Transfer on Death Can Simplify Your Life

Many Michigan residents, with good reason, seek to avoid the probate of their assets in the event of their death. Individuals with clear estate planning documents and trustworthy successors do not need the time, expense and delay involved in probate proceedings to distribute their wealth.

Probate avoidance frequently includes placing business interests into revocable living trusts. These are often joint trusts between both the business owner and the owner’s spouse. This practice is excellent for avoiding probate but may cause complications for the owners of Michigan businesses during their lifetimes. When a business interest is transferred to a trust, the trust becomes the shareholder of the corporation or member of the limited liability company. Under Michigan law the owners of companies can and sometimes must approve of company action by written consent. When trusts are the owners of the business interests the trustees of the trusts, must give written approval of company actions; a technicality that is often forgotten. As a result, both spouses are likely to be required to sign documents on behalf of the company where previously only the business owning spouse was required to do so.

Third parties such as lenders or insurance companies are also likely to require signatures and they may also require copies of the trust or trust certificates to establish the identity and authority of the individuals signing the company documents as trustees. This can be an unnecessary burden on any business transaction.

Trust ownership of business interests can also create problems in the interpretation company documents which provide for certain options and rights to occur upon the death or disability of a shareholder or member. These complications can be avoided and the documentation of business actions simplified through the use of Michigan’s transfer on death beneficiary registration law.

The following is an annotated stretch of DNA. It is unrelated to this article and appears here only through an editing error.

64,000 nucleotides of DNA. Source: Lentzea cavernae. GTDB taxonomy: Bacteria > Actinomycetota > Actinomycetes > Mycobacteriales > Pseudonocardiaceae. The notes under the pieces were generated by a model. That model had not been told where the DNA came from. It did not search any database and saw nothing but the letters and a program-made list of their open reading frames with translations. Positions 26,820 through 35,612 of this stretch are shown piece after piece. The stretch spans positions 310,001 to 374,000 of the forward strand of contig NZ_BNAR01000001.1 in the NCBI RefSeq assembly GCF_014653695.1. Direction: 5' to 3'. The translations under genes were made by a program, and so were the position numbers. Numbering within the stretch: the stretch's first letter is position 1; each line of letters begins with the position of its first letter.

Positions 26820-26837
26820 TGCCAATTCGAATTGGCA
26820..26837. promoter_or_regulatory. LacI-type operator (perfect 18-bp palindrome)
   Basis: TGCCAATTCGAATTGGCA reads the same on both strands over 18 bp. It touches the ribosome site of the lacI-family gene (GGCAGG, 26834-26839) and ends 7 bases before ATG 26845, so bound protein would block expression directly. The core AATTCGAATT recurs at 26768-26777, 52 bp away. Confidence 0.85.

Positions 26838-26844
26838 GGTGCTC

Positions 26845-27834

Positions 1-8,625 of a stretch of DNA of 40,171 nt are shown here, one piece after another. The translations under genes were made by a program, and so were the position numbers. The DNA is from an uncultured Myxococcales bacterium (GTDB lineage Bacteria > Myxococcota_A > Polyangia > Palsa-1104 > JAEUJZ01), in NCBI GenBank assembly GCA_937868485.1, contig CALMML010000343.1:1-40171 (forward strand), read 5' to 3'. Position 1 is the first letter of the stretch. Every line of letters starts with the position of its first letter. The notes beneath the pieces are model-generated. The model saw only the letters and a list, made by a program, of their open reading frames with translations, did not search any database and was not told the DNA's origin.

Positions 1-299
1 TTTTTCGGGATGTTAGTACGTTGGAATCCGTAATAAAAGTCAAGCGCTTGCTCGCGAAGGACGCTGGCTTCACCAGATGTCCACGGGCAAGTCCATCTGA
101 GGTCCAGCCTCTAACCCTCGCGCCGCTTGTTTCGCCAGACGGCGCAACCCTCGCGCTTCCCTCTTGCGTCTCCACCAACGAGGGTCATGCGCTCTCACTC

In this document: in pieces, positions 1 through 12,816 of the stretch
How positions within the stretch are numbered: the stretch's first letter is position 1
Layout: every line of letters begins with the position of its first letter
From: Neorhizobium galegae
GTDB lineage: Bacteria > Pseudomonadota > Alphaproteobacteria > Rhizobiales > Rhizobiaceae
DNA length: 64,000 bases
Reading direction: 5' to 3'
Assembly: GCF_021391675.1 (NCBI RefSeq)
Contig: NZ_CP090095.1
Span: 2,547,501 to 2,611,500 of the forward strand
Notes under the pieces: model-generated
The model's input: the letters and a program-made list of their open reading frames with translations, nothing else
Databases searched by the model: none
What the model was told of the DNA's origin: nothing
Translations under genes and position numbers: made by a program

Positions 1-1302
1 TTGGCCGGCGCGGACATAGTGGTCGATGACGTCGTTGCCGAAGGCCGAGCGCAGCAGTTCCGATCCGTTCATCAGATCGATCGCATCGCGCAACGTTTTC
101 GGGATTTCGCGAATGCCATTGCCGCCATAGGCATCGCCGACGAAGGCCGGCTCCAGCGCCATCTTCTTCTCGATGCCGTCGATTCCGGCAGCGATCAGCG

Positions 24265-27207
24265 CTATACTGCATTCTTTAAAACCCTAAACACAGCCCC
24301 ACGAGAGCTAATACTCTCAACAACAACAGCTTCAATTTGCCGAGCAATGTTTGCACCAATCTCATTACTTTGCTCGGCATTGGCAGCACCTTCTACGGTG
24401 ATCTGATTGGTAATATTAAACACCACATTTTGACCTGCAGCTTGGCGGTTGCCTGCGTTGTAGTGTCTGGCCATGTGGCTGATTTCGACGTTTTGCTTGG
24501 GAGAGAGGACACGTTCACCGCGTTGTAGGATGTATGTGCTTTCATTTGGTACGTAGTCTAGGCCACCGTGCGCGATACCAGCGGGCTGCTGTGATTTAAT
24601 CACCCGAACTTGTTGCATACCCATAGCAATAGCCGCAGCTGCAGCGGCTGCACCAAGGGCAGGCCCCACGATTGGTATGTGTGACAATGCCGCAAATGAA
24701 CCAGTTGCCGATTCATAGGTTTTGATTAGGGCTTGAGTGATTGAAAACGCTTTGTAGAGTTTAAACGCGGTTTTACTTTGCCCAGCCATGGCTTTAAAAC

Michigan law permits the owner of a business interest to register that interest in beneficiary form and name a transfer on death beneficiary. Naming a transfer on death beneficiary does not affect the ownership of the business interest until the owner’s death. Upon the owner’s death, however, the business interest passes automatically to the designated beneficiary. By naming the owner’s revocable trust as a transfer on death beneficiary in lieu of transferring ownership of the business interest to the trust during the owners lifetime, the owner can have the best of both worlds; avoidance of probate and simplified ownership during life.

Cunningham Dalman, PC publishes this web site and its component parts to inform users about our firm, our attorneys and general new developments in the law. The web site and blogs are not intended as legal advice on any matter. There are many factors that may affect your situation. You should not act or refrain from acting because of information found here without first seeking appropriate legal or other professional advice from someone who is familiar with your particular circumstances.

In the operation of this web site and our blogs, we do not intend to create an attorney-client relationship with you and no such relationship shall be created by your use of this web site. Such a relationship can only be established to the extent an attorney at Cunningham Dalman, PC expressly agrees to undertake the relationship. Please do not communicate to us any information you regard as confidential unless and until we have established a formal attorney-client relationship with you. Any information you send to us before we establish an attorney client relationship may not be privileged or confidential. Information you send to us over the Internet may not be secure.